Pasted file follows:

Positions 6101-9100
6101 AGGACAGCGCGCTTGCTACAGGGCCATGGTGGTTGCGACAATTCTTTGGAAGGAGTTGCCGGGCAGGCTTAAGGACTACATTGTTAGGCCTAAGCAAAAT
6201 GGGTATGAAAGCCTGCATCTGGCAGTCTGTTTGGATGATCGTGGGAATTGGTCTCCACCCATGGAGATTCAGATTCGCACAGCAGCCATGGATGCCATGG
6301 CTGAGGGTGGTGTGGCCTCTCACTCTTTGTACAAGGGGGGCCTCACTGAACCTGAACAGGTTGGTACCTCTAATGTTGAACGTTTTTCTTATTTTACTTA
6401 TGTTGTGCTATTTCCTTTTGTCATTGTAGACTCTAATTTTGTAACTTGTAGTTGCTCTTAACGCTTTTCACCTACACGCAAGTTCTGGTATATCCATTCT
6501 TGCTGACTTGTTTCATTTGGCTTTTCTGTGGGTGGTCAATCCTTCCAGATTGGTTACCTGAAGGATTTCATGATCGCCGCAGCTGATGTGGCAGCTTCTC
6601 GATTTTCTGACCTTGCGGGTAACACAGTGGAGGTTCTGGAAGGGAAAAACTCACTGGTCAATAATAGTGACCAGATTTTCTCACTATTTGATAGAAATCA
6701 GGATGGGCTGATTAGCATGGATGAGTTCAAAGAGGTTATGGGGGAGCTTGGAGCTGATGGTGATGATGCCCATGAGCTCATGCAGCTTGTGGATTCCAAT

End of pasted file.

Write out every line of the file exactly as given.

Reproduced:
Positions 6101-9100
6101 AGGACAGCGCGCTTGCTACAGGGCCATGGTGGTTGCGACAATTCTTTGGAAGGAGTTGCCGGGCAGGCTTAAGGACTACATTGTTAGGCCTAAGCAAAAT
6201 GGGTATGAAAGCCTGCATCTGGCAGTCTGTTTGGATGATCGTGGGAATTGGTCTCCACCCATGGAGATTCAGATTCGCACAGCAGCCATGGATGCCATGG
6301 CTGAGGGTGGTGTGGCCTCTCACTCTTTGTACAAGGGGGGCCTCACTGAACCTGAACAGGTTGGTACCTCTAATGTTGAACGTTTTTCTTATTTTACTTA
6401 TGTTGTGCTATTTCCTTTTGTCATTGTAGACTCTAATTTTGTAACTTGTAGTTGCTCTTAACGCTTTTCACCTACACGCAAGTTCTGGTATATCCATTCT
6501 TGCTGACTTGTTTCATTTGGCTTTTCTGTGGGTGGTCAATCCTTCCAGATTGGTTACCTGAAGGATTTCATGATCGCCGCAGCTGATGTGGCAGCTTCTC
6601 GATTTTCTGACCTTGCGGGTAACACAGTGGAGGTTCTGGAAGGGAAAAACTCACTGGTCAATAATAGTGACCAGATTTTCTCACTATTTGATAGAAATCA
6701 GGATGGGCTGATTAGCATGGATGAGTTCAAAGAGGTTATGGGGGAGCTTGGAGCTGATGGTGATGATGCCCATGAGCTCATGCAGCTTGTGGATTCCAAT